3. Let Me Play Coach
There are times that players perform really well in a game and are executing the coach’s plan perfectly. They share the ball, communicate on defense and shoot the ball well. Then, before they know it, they find themselves back on the bench and they don’t know why?
“Coach, I was doing well. Just let me play!”
Coaches are generally cautious when a player is either a newcomer to the team, or someone returning from injury and even if it’s a player that doesn’t usually get a lot of minutes. Coaches want to be careful to help build these players’ confidence and attempt to sub them out after a series of good plays, rather than waiting for a mistake before taking them out of the game. However, in their haste, the substitution may happen pre-maturely and ends up affecting the player’s confidence anyway.
When it comes to substitution patterns in coaching, there is no “right or wrong way to do it”. Each coach is different and their philosophies dictate their styles. Regardless of style, the question that comes up is, “when is the best time to sub out a player who doesn’t usually get much court time?”
If the player is left in for too long, they may make a crucial error that swings the game momentum and this may cause them to doubt themselves, “I was playing so well; why did I have to make that pass? Why am I so stupid?”
Or perhaps, they’ll get too comfortable and become lackadaisical leaving the coach with no choice but to sub them out on a negative, which will then be on their mind as they sit on the bench, “I always get subbed out after one mistake and the same rules don’t apply to everyone else”
However, the flip side is also true. Coaches who substitute a player out too early in the game may affect their players negatively as these players feel like they’re not being given a chance to prove themselves in a game situation.
So, “when is the best time to sub out a player who doesn’t usually get much court time?”
Coaches can’t predict the exact sequence of events that are about to unfold and at times like this, they fall back to what has worked for them in the past. Experiences gained become a factor and the best coaches in the game act instinctively, which is another way of saying “from experience“.
These experiences are attained from repeatedly making bad decisions and learning from them, so generally speaking, young and upcoming coaches struggle a lot more with these issues. The players can’t be faulted for not seeing this, but the coach is on a similar journey of development, just like the player is.
Yes, it is sometimes very frustrating for players, especially when they just want someone who knows what they’re doing to help them develop and become a better, more confident, well rounded player. Working with an inexperienced or a coach who is still early in his development phase can take some toil on both player and coach.
In my third season as a basketball coach, I started working with an underage team in Ireland. I was young, ambitious and felt that I was smarter than everyone else. One of the players on this new team was hard-nosed and stubborn. She, like me, thought she knew everything. She would question every single decision that I made and contradict me at times that undermined me as a coach and made me question myself. It was infuriating working with her, but “a calm sea never made a skillful captain!” I learned how to adapt and evolve as a coach. Over the next two years, we were able to build a relationship with that was different to the relationships i had with the others. She was different, so there was no point in treating her in the same way as the other players. In those three years working with, she taught me so much, as she constantly challenged me as coach and a person. She didn’t intend to do that, and I doubt she ever realised that she did that, however, the coach that I have become now took its roots back then.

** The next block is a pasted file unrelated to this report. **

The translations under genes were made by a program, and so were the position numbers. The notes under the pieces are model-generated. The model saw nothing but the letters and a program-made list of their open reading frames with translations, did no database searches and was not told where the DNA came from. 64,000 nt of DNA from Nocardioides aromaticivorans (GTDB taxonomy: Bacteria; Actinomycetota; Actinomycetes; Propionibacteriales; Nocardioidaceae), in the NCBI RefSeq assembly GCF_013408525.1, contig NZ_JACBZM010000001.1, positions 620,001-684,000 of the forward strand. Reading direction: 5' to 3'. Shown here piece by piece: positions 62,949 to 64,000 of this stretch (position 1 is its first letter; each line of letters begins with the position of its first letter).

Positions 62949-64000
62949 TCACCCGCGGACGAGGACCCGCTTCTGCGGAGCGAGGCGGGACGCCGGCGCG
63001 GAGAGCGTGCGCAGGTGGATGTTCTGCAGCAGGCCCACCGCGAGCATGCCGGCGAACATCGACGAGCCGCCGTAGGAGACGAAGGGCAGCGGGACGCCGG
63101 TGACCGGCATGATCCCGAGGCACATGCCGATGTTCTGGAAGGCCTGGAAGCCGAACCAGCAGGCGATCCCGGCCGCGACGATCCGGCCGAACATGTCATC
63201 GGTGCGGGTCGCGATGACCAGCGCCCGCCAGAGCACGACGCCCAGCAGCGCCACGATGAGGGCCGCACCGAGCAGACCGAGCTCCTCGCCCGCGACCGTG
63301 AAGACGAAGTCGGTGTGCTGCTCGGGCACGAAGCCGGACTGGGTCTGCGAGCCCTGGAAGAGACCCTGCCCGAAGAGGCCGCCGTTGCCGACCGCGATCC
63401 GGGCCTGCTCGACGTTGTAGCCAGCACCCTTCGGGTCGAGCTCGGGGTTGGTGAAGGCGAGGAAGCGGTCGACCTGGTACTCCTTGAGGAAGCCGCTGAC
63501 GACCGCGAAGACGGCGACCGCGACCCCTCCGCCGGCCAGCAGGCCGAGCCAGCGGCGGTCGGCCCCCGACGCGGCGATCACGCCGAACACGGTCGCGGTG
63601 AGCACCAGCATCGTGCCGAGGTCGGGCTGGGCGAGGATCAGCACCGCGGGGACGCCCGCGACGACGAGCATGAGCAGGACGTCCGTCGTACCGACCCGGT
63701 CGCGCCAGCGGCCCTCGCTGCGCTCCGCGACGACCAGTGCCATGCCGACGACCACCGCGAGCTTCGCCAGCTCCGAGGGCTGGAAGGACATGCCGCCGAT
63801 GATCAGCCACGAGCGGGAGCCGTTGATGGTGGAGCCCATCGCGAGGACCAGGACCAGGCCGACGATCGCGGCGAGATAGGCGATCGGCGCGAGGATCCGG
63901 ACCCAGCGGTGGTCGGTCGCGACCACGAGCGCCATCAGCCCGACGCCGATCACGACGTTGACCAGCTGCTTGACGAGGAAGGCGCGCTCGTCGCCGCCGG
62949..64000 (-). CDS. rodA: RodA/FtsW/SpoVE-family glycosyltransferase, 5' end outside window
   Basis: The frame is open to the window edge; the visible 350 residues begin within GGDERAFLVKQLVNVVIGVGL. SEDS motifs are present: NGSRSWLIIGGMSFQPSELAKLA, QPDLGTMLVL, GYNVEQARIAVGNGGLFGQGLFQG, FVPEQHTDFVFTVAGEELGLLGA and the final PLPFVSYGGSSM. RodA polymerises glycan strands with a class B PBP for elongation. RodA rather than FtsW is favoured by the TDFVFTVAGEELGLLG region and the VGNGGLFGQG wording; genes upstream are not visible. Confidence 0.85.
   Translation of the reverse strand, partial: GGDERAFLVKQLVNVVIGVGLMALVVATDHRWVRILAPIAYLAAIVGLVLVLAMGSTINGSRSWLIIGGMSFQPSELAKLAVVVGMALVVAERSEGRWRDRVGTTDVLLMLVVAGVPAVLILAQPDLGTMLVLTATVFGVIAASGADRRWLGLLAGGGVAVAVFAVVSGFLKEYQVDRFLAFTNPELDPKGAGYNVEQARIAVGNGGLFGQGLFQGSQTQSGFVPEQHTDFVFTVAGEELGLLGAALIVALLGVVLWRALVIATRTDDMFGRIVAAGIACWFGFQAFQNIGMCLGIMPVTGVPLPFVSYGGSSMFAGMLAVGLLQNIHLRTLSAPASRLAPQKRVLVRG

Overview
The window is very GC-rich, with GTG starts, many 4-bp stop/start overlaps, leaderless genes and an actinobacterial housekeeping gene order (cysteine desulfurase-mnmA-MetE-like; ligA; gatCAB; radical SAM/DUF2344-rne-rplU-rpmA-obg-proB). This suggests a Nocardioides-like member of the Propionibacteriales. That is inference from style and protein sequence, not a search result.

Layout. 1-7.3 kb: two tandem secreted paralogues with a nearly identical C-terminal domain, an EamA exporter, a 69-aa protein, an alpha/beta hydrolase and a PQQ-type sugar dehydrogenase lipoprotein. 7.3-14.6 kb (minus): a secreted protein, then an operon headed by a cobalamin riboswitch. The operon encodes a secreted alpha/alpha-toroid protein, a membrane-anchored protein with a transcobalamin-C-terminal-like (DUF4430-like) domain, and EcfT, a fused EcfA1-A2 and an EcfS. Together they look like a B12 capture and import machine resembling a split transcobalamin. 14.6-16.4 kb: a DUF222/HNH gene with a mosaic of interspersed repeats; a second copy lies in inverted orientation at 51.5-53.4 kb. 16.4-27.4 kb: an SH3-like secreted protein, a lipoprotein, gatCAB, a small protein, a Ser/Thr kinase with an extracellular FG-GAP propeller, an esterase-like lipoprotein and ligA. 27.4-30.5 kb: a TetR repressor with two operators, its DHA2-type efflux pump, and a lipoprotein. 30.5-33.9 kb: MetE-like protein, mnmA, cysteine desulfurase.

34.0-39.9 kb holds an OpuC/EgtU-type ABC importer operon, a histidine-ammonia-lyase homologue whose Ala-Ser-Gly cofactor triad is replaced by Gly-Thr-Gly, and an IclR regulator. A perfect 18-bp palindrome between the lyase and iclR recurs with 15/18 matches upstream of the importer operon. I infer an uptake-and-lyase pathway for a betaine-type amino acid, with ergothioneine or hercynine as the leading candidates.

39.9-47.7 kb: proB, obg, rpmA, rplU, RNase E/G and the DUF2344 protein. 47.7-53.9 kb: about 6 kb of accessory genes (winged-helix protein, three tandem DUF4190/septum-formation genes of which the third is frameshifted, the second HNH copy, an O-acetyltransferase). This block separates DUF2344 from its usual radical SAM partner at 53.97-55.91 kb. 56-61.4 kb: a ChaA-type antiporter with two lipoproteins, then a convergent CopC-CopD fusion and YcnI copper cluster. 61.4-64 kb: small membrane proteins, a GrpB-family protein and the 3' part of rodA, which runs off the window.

The point is, that sometimes, people forget that it’s more than just about the players journey and development. Whilst these coaches are volunteers, the reasons for them being involved may differ. Some of them actually want to learn the ins and outs of coaching and making mistakes is a key part of the learning and developmental model.
Another reason why coaches may not keep a player on the court who is playing well is because of the advantage this presents the opposition with. In my previous post, “My Coach Sucks”, I talked about our starting point guard and how she didn’t play much in the third game of the tournament.
Our starting point guard was small, feisty and loved attacking the basket, she kept the defense honest with her ability to shoot the ball from the perimeter and she was a solid on ball defender. However, she wasn’t a great off ball defender and offensively didn’t move especially well without the ball. As such, these were areas that our opposition were attacking and in an attempt to counter that, we subbed her off and played our back up point guard, who didn’t give us much on ball defense, but was a much better off ball defender, negating the oppositions game plan in the process.
These intricate details can sometimes be missed by spectators and players. However, it is the coaches job to constantly analyse the game and adjust in an attempt to put their team in the best possible position to experience success whenever they step on the court.
In line with the last two posts, He won’t Play Me and Why am I out?, coaches should consider spending more time away from the X’s and O’s of the game to connect with their players and help develop their understanding of the game. Building trust between coaches and players takes time and honest, truthful conversations. Sometimes, these conversations are hard and neither player nor coach may want to hear it, but providing that the coach is consistent with his communication, trust and respect will be built which will go a long way in enhancing the team cohesion and achieving success.